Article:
Thursday, September 4, 2014

Sweet Treats

This is gelato, not ice cream, but the pic was so beautiful
by April Serock from the August 25, 2014 issue

One thing Jilly knew for sure: the good looking guy in the white pick-up loved ice cream as much as she did!

In A Nutshell
Jilly owns a drive-through ice cream shop. One of her regular customers is cute and he comes every night. Eventually he asks her out.

Nieces and nephews are handy props in Woman's World stories.

1. They act as decoys--when the author wants us to believe that one of the protagonists is married with children.

2. They can be matchmakers who want their aunt/uncle to find someone special.

3. They can be tools to show that the hero or heroine is a wonderful person who spends time with their younger relatives.

4. They also come in handy when you need the hero or heroine to attend a certain event or do something that they might normally not, again, showing they are being a good aunt/uncle.

In this story, the niece served as that last one. What a complete surprise to find out the hero didn't really like ice cream. Were you like me, reading along and thinking to yourself, "Wow, that guy really likes ice cream?" (And also, "Of course, he's a man and can afford to eat ice cream every night and not get fat, darn it.")

I liked that double whammy ending. First you have that "awww" moment when he confesses he had been coming night after night just to see her. Then, you find out he's been giving the ice cream to his niece all this time, which made me laugh. Also, the "secret" of his lactose intolerance was aided and abetted by the tagline Johnene chose. Before we even start the story, we go in believing he loves ice cream.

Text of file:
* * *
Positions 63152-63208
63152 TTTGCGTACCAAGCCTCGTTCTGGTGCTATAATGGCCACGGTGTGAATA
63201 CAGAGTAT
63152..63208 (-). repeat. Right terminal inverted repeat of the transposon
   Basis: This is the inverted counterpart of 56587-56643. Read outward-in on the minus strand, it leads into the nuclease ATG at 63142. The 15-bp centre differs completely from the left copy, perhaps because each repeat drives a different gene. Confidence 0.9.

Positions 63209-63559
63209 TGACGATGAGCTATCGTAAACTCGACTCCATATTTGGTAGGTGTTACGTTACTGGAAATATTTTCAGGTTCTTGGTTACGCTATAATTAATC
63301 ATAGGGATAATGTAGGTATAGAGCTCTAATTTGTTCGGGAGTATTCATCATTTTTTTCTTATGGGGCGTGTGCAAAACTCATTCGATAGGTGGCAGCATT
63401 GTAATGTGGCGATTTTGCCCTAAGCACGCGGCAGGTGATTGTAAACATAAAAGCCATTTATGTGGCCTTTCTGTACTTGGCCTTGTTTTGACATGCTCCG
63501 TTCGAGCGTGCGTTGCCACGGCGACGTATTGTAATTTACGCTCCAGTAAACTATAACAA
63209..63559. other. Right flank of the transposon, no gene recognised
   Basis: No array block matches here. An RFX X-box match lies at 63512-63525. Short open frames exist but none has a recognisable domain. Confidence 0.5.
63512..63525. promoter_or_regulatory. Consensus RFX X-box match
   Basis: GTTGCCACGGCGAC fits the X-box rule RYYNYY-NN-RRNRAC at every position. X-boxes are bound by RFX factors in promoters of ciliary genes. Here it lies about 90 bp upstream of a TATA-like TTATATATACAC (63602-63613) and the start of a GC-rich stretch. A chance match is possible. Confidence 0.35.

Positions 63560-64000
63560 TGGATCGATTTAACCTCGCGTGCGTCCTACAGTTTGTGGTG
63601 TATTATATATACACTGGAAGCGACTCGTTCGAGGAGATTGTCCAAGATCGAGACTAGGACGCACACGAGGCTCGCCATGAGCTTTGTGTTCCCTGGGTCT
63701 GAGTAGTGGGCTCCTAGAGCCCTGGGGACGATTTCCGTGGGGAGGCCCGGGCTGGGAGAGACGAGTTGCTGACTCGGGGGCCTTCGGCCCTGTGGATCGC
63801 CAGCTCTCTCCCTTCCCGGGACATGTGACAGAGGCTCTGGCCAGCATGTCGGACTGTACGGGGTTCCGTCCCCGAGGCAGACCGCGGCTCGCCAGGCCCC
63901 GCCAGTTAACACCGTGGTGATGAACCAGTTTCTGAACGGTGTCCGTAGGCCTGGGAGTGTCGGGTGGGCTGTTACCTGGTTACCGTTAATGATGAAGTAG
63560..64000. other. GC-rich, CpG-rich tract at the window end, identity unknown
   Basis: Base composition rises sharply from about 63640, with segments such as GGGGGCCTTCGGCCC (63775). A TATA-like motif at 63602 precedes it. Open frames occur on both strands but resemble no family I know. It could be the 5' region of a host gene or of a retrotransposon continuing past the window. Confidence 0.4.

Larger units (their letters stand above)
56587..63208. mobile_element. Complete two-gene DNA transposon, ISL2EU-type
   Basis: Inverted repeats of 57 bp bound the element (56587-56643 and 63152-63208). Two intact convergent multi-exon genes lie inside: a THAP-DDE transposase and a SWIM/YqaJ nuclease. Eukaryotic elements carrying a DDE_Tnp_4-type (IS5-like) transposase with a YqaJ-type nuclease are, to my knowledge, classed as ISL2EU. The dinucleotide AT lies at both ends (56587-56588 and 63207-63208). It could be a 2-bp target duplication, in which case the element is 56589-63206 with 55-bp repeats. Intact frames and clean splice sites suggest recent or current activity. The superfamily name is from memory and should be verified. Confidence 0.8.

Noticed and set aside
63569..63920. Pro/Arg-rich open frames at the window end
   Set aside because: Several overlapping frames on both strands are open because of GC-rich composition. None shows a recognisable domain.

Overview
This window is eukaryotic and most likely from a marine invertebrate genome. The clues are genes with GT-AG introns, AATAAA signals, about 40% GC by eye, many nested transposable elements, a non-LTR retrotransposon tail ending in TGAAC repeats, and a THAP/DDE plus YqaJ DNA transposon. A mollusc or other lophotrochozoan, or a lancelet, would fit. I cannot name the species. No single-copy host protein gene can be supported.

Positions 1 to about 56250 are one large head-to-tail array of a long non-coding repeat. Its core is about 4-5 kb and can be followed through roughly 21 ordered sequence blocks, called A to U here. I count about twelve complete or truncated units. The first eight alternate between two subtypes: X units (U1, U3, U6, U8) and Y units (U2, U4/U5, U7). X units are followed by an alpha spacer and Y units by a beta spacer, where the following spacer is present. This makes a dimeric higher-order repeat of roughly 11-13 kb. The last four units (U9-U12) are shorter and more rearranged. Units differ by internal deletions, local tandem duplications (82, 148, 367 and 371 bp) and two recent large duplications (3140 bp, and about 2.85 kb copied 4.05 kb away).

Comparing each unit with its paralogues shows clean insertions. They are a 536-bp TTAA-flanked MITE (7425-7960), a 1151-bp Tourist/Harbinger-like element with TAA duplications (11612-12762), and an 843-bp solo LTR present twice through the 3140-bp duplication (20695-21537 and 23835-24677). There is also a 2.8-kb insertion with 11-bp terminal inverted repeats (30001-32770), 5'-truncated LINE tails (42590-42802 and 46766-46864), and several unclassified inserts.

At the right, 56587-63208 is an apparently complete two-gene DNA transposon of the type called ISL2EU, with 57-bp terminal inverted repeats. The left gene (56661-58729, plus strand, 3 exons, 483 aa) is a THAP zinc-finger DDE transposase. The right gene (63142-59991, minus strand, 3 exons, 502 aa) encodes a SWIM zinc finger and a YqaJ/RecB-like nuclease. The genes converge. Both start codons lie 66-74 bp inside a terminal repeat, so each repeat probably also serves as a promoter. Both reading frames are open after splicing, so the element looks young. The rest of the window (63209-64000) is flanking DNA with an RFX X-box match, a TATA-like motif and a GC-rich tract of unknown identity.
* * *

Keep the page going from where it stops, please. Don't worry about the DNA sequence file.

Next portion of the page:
I thought this story was very cute. Plus, I thought the idea of a drive-through ice cream place to be clever.

Photo credit: Solitude via Wikimedia Commons


Sandy Smith said...

This was a sweet, simple story. I enjoyed it. You are right about the niece/nephew angle. The story the following week also used it.

Tamara said...

I agree nieces and nephews are handy props in these stories. I've certainly used them--with some success. I also agree that this was a clever scenario.

Melody Murray said...

I liked this one. I didn't see the lactose intolerance coming.

Chris said...

I enjoyed this one, but how did he get that ice cream home to his niece without it melting all over the place? Just one of those questions that will never be answered, I suppose. Good story, though.

Betsi said...

Cute story, although I was taken aback by the mention of a condition that causes diarrhea in a WW story! And I thought he WAS eating it himself--and suffering? I suppose the ice cream could be in a "to go" container, and would almost have to be at a drive-up window. Cones just wouldn't work. ;-)

Anyway, the story I'm working on practically requires the hero to have a niece or nephew, and I was already feeling like that's an overdone plot device. Now the new story, by Shelley Cooper, has one too. My only other choice is to have the hero kidnap a small child.

Edeltraud said...

Betsi - haha, kidnapping only leads to jail stories which only leads to a whole other mag genre. Prison romance!
Other sources of available kids include mentors, Fresh Air placements (this would require real creativity, but the kid could be precocious), coaches often have extensive relationships with kids,
any kind of extracurricular activity one might get involved with - such as Brownie, GS troops, den mother, 4-H. Lessons such as music, tennis, dance etc could bring a protagonist into contact with kids.
Just some ideas, I don't know how to use these myself. LOL

Betsi said...

Thanks for the suggestions, Edeltraud, I'll keep them in mind for other stories. But in this one, the hero has the child on a carousel--and in any of those other relationships, that might smack of, well, I'm sure you get the idea! But by the time Johnene will consider using this story, there might have been a long lapse between "Uncle" stories and it won't be a problem.

Kate Willoughby said...

I agree. By the time Johnene would see a story you're writing now, the "cousin problem" will be a moot point.

Pat said...

I thought this story was hilarious. I also am lactose intolerant, but I cheat sometimes. Guess that's why it appealed to me. I loved that he was purchasing the ice cream for his niece.